Now Playing, Part 10
Our February issue drops tomorrow! To get you excited, here's a little preview of some of the fantastic writers we'll be featuring and what's been moving them lately:
One thing that has made my commute far more pleasurable, or at least bearable, is the discovery of podcasts. I alternate between non-fiction (This American Life, Freakonomics, Hidden Brain) and fiction/poetry (Selected Shorts, The Writer's Voice, The Paris Review). Most recently, I've discovered Mr. Bear's Violet Hour Saloon and The Inner Loop Radio, both of which spotlight emerging writers. The production styles may vary widely, but all of these podcasts showcase excellent storytelling and always leave me inspired and wanting to write.
The Miseducation of Lauryn Hill was released in 1998; just shy of the legal drinking age with respect to present time but the entire album is intoxicating. I boarded a plane from Dulles with a couple of Sea Bags and Ms. Lauryn Hill in my Discman on repeat the Thanksgiving of 1998. After a few days of shadowing I was on my own working the nightshift at the Embassy. I put L-Boogie’s disc in the computer and turned on the generic PC speakers when the phone rang. I’d like to think “Final Hour” was queued up and playing when I picked up the phone but I didn’t have a chance to remember. My scripted greeting was interrupted by a man screaming at the other end arguing with me about America’s foreign policy which ended with him threatening to bomb the place. By the time I grabbed a pen and legal pad to get more out of him he hung up. Procedurally this caused for calling in my teammates (or reaction drill) and after several hours of searching it was declared a false alarm. “You might win some but you just lost one,” is the chorus to “Lost Ones” and I was pulled back to Africa while listening to a shuffled playlist as I walked my dog the other day.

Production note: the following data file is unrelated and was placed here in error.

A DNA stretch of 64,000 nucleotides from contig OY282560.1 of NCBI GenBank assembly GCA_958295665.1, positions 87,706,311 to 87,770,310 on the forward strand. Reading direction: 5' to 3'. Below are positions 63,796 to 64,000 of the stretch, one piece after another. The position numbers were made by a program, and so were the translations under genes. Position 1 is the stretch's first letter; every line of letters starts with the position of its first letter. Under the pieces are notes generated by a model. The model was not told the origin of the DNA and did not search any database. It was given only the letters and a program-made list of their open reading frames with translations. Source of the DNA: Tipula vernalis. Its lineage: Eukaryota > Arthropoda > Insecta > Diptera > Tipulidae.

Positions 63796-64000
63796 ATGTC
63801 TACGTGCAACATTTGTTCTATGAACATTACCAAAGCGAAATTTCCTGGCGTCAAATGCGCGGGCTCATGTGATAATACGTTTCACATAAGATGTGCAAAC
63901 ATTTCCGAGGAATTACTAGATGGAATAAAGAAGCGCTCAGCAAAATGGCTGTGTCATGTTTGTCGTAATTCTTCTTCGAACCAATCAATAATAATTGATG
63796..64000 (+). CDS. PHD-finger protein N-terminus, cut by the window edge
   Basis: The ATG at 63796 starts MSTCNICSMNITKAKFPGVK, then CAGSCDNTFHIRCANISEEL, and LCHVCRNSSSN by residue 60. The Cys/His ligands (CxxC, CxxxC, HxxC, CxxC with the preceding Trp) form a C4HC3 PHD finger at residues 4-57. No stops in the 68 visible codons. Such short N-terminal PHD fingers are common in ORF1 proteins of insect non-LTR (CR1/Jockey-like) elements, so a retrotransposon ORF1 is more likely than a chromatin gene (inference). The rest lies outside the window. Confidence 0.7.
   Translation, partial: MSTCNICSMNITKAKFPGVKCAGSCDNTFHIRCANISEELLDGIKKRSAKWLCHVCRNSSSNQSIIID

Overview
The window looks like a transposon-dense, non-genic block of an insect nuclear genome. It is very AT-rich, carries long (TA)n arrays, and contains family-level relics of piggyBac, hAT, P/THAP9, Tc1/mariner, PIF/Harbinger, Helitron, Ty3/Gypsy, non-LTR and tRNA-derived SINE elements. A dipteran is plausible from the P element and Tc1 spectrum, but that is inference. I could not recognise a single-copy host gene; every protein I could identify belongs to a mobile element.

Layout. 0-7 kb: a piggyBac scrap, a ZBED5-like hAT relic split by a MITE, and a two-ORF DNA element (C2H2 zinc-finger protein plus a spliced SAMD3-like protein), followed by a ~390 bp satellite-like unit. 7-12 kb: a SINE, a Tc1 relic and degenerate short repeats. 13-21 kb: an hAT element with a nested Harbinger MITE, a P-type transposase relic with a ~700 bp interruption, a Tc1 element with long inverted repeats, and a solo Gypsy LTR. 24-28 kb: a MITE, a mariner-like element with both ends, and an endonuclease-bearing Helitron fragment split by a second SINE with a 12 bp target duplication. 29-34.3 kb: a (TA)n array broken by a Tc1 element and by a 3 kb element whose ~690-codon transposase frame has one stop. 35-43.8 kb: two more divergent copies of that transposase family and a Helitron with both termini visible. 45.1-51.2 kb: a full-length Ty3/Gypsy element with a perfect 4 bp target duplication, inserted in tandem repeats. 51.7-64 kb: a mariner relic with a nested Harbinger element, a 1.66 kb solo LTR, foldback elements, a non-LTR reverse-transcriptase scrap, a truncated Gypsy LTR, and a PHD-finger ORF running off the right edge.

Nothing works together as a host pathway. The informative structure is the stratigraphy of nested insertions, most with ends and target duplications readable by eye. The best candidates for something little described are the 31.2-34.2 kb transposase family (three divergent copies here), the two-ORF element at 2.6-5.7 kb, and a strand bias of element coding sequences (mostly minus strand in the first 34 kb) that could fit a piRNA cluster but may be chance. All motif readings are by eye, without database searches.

Call Me by Your Name (Original Motion Picture Soundtrack). Ever since seeing Call Me by Your Name — an 80s love story set in the sun-drenched utopia of northern Italy — I've been listening to the soundtrack almost every day at work. Which is a pretty bad idea, because the circling piano arrangements and Sufjan Stevens' voice renders me useless. There's something piercing and glacial about Stevens that's hard to describe. If you're like me and are always on the lookout for new ways to cry at work, I highly recommend it.